Managing Peer Pressure
Although it is frequently referred to in negative connotations, peer pressure can be both positive and negative. Teenagers can “pressure” their friends to study harder (positive), try drugs (negative), join a club (positive), engage in sex (negative), or pretty much everything in between. No matter how a teen feels about themselves or how popular a teen is, all teens are pressured at some point in their life.
Research shows that 87% of America’s teens face a negative peer pressure situation daily. The most common issues teens reported were pressure to cheat, skip classes, fight, lie to parents, engage in vandalism, gossip, stay out late, and drive fast. Teens report that the toughest groups of youth to say “no” to are best friends, older kids (including siblings), the popular group, and special boy or girl friends.
For purposes of this article, we are going to be discussing how teens can handle or manage negative peer pressure. As adults, we need to teach children the skills for navigating the world they live in. Telling them to “just say no” or to “walk away” assumes that the teen is completely self-assured and able to risk social rejection. Most adults can’t do that, let alone adolescents! Instead, we need to teach teens what they can say or do to avoid the pressure while keeping their friends (or sense of “coolness”) intact.
First, adults need to explain to teens how subtle peer pressure can be. It can sound nice and friendly when someone says, “We won’t get caught. It’ll be fun and everyone is going to be there.” Encourage teens to evaluate their situation with logic – rather than with their emotions – so that they can consider the consequences of what they’re being asked to do. When ugly situations arise and peer pressure kicks in to high gear, it is very easy to get caught up in the moment and forget that you will have to live with the choices you make. If you give in and do something that is contrary to your character or core value system, it will cause you distress later and you will feel regret.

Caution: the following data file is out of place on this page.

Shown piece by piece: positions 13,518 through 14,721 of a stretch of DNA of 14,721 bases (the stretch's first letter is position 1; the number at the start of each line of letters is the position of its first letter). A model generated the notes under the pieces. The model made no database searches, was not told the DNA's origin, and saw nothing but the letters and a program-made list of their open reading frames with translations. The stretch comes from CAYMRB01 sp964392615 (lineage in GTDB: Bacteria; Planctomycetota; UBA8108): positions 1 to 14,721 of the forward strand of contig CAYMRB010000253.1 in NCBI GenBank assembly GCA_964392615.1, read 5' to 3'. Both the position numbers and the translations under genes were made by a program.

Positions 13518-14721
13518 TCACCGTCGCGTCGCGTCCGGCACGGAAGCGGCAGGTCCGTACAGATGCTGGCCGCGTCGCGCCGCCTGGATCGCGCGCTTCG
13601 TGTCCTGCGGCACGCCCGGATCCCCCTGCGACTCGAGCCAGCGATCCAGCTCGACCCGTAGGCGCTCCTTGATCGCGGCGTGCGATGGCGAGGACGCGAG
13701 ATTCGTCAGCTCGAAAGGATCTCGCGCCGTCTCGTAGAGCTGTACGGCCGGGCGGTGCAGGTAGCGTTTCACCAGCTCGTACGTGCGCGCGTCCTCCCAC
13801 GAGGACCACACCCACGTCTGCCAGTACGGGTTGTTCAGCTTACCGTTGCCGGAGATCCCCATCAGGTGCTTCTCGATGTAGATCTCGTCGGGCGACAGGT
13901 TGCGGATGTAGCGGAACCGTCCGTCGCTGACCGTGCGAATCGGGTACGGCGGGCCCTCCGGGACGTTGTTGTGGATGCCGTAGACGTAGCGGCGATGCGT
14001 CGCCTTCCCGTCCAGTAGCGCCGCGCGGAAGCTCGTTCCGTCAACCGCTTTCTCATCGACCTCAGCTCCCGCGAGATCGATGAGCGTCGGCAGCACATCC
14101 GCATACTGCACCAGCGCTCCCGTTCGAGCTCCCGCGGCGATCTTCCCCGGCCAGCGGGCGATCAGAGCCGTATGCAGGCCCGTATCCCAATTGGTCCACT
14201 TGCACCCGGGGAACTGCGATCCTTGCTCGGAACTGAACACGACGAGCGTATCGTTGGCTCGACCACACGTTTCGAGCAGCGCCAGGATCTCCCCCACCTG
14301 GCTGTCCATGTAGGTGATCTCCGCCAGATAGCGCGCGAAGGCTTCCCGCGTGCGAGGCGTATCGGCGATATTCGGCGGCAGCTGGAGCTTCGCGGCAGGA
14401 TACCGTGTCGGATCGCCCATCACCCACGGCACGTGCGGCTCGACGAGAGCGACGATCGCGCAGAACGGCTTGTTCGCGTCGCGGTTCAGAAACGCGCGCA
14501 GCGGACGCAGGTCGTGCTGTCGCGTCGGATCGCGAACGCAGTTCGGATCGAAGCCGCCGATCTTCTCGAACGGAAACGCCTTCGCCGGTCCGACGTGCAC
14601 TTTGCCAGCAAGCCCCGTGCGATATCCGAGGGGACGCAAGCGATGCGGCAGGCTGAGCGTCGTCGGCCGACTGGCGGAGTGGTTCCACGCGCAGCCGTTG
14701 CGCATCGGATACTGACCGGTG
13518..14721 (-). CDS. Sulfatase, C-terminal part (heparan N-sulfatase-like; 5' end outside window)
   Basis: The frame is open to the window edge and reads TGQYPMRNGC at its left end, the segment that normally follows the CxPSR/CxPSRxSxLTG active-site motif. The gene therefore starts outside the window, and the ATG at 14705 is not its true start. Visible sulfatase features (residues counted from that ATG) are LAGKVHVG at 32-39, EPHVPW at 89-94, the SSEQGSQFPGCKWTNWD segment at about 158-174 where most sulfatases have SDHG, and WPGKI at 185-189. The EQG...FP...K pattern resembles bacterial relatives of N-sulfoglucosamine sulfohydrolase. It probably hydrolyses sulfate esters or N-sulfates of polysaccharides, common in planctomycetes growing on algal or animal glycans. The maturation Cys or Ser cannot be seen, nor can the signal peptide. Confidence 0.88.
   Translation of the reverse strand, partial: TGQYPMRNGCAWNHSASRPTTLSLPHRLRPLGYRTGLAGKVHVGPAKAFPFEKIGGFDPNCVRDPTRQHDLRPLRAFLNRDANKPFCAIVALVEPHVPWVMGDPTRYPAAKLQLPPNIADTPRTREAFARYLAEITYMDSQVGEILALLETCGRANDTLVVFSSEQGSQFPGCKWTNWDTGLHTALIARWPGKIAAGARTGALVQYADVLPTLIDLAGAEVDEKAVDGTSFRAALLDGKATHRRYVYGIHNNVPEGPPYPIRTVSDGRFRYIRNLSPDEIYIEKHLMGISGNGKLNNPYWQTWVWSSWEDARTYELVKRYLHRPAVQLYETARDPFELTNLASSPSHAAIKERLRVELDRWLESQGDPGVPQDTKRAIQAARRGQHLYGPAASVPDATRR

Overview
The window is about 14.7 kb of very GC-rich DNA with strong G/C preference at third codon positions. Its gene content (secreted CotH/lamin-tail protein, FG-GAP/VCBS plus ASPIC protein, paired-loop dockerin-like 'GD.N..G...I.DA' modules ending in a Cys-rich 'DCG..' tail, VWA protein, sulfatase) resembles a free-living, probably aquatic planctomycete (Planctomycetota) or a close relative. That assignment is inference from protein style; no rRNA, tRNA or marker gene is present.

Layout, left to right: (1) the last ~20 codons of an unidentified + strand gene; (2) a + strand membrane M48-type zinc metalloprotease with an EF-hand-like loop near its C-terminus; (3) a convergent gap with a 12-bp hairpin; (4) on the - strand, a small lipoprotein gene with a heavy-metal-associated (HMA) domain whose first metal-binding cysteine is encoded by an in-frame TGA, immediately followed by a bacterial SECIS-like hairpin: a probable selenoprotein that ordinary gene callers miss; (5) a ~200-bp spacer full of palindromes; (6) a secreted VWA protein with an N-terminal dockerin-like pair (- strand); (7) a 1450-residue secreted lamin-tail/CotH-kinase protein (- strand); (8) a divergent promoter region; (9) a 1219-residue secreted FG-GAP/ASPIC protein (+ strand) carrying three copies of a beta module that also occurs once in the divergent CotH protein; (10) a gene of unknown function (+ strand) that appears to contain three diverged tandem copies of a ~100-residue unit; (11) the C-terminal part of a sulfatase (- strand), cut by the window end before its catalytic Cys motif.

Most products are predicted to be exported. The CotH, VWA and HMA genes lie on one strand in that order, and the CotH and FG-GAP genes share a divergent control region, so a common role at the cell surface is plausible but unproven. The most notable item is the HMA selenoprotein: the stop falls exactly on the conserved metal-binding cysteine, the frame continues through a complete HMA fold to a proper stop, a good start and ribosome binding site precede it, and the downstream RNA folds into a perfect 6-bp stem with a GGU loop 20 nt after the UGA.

Encourage your teens to seriously consider where they stand on key issues like sex, drugs and alcohol. When they are not around other adolescents, they will be most clear-headed to decide their own position on these topics (instead of absorbing the position of the “crowd”). Once they have developed their own moral compass, encourage them to not allow anybody to make them deviate from their position. Most people – including teens – respect the boundaries of others when they know what they are.
Tell teens to think of themselves as a leader and act accordingly. The more they see themselves in a leadership role the more comfortable they will feel asserting their own opinions and feelings. Additionally, remind them that when they stand up for something that is right (without being angry or confrontational), it is usually enough to inspire others to follow. Along these lines, this would be a good time to remind teens to never take part in bullying. Trying to fit in by making other people feel bad is unacceptable and teens should refuse to take part in anything designed to cause harm to another person. It only takes one teen to do the right thing for the others to realize they shouldn’t bully either.
Try role-playing with your kids to practice hypothetical situations, appropriate to their age and social contexts, that they may have to deal with. You could, for example, play the part of the “trouble-maker peer” with a dumb and/or dangerous idea, while your child plays the role of the “wise decision-maker” attempting to stay out of trouble while keeping their friends at the same time. If your teen feels silly role-playing or won’t engage in this activity, at least encourage them to prepare a mental script of how they would like to deal with uncomfortable situations. The important thing is for adults to give teens alternatives to getting themselves out of tricky situations with their dignity intact.
There are lots of methods that teens can use to manage peer pressure. To stay out of trouble while maintaining their friendships, teach teens these tools:
- Use jokes to diffuse the situation and avoid trouble
- Suggest a better idea
- Use flattery
- Make a true excuse
- Return the challenge when dared
Remind your teens that some people may not like it when you go against the group, but doing the right thing is its own reward.